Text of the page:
Cincinnati mayor proposes 'common sense gun reform' as the city sues Ohio to do even more
Cincinnati Council will likely pass new local gun regulations next week, and the city is suing Ohio for the right to pass even more gun laws.
Mayor Aftab Pureval proposed what he calls common sense gun reform.
The ordinance would allow for local enforcement of a rule that prohibits anyone convicted of domestic violence from legally possessing a firearm. It would also require safe storage of firearms around children.
Pureval announced plans for the legislation in his State of the City Address late last year. Council Member Liz Keating, the only Republican on council, is co-sponsoring the ordinance.
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"We can't rely on legislators in Columbus and D.C. to make decisions to keep our children safe," Keating said. "This is our city. These are our kids. It is our duty to protect them."
Keating says she’d like to see Republicans at the state and federal level find middle ground on gun regulations.
Three other council members are co-sponsoring: Jan-Michele Lemon Kearney, Scotty Johnson, and Meeka Owens.
The ordinance: 'maybe one less life we lose'
Officials say the ordinance under consideration now is narrow enough to comply with current state law.
"We may not be able to change the past, but together we can change the future," said Cincinnati Police Chief Teresa Theetge.
Youth were involved in 38 shootings in the city last year, and 472 guns were stolen, according to CPD data.
"This legislation is huge," said Karen Rumsey, who works in the Cincinnati Police Department's Victim Liaison Unit. "It can't bring back lives. However, maybe that's one less life that we lose here in the city of Cincinnati."
The ordinance will be up for discussion and a possible vote in the Public Safety and Governance Committee Tuesday, Feb. 7. It could get a final Council vote as soon as Feb. 8.
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The ordinance establishes a rule that "dangerous ordnances" must be stored in a way that is inaccessible to children. That includes firearms, explosive or incendiary devices, blasting agents, explosive substances, rocket launchers, or similar weapons. It does not include certain firearms, certain antique weapons or guns that are inoperable as long as they can't be easily made operable again.
The ordinance defines "safe storage" as a safe, case or lockbox, but also a device installed directly on a firearm designed to prevent it from being operated without first deactivating the device.
"Along with keeping kids safe, securely storing firearms also helps reduce the risk of firearm suicide," said Anna Albi, local lead for Moms Demand Action. "In Ohio, 59% of gun deaths are suicides, and access to a gun triples the risk of suicide."
Violating the law would be a misdemeanor punishable by up to one year in jail.
CPD offers free gun locks to Cincinnati residents; Theetge says gun owners can access one by contacting their Neighborhood Liaison Officer.
The prohibition on possessing a firearm would apply to a person convicted of domestic violence, or someone subject to a court order related to harassment, stalking or threatening an intimate partner or child.
That's already a federal law.
"But we know that the reality is that people do," said City Solicitor Emily Smart Woerner. "What this legislation does is allow us to enforce this locally, so that when we come across those guns under our local law, we can enforce it."
Violating the rule would be a misdemeanor punishable by up to one year in jail.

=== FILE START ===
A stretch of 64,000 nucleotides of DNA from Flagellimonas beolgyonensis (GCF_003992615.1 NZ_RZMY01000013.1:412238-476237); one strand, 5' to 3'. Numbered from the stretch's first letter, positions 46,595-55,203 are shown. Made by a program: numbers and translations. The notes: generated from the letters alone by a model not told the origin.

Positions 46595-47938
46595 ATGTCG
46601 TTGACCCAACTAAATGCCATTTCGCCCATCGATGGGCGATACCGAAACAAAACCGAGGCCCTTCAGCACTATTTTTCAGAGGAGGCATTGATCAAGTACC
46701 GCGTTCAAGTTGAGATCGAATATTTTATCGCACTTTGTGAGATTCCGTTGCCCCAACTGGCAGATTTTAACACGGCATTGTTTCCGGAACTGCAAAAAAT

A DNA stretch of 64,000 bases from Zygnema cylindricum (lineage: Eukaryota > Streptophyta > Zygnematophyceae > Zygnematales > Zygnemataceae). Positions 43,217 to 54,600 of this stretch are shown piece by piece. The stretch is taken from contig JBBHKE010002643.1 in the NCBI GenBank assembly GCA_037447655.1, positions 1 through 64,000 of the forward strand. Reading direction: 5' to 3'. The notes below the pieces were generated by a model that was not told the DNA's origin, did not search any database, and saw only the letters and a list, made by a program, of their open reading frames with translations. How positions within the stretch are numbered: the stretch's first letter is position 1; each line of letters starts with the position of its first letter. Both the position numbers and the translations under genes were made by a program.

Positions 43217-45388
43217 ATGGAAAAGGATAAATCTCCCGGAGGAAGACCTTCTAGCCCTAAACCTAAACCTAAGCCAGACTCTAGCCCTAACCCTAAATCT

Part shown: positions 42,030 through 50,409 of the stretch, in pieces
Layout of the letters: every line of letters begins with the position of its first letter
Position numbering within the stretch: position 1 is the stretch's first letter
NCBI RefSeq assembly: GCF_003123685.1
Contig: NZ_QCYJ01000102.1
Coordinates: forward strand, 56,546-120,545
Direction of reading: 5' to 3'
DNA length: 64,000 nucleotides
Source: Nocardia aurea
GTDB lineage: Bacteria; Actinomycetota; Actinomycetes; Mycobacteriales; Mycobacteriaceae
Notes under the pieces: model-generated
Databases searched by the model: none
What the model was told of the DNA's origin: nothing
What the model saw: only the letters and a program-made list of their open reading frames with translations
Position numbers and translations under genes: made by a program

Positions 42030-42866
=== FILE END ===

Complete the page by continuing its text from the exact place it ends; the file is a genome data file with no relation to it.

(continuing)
Kristin Shrimplin is president and CEO of Women Helping Women, which operates the Domestic Violence Enhanced Response Team, or DVERT. She says an abuser is five times more likely to murder their partner if they have access to a firearm.
"And there needs to be a clearinghouse of storage," Shrimplin said. "So connecting the dots from when the magistrate or the judge checks that box on a protection order that the abuser is to not have access to firearms —collecting firearms, removing firearms. Because otherwise women, or anyone who is identifying as a survivor, is five times more likely to be murdered."
Chief Theetge says that's not quite the goal of this legislation.
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"This is not about going and knocking on somebody's door to take a firearm away from them," Theetge said. "But when circumstances are put in front of [officers] ... that shows somebody is breaking the law, they will take the appropriate action. If that includes removing the firearm, that's what they'll do."
Theetge says 20 people in Cincinnati were murdered in incidents of domestic violence last year.
Read the full ordinance below (story continues after):
Cincinnati Gun Ordinance (January 2023) by WVXU News on Scribd
The lawsuit: 'lawmakers have tied our hands'
The city of Cincinnati is suing the state of Ohio over a law that limits the city's power to enact local gun regulations.
"Lawmakers in the state of Ohio have tied our hands behind our back with broad, restrictive preemption laws that preclude cities like ours from doing what's necessary for public safety," Pureval said. "And you better believe that we will vigorously go after additional gun safety measures when we have the power to do so."
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The city of Columbus filed its own lawsuit challenging the state law soon after it passed in 2019, as the Columbus Dispatch reports.
Both lawsuits say the law violates cities' constitutional home-rule authority.
"While there are two different lawsuits that are going on independent tracks, we have been working collaboratively," said City Solicitor Woerner. "We're supporting each other in achieving this goal, which is to allow cities to be able to govern ourselves."
The lawsuit was filed in Hamilton County Friday. It has been assigned to Judge Jennifer Branch.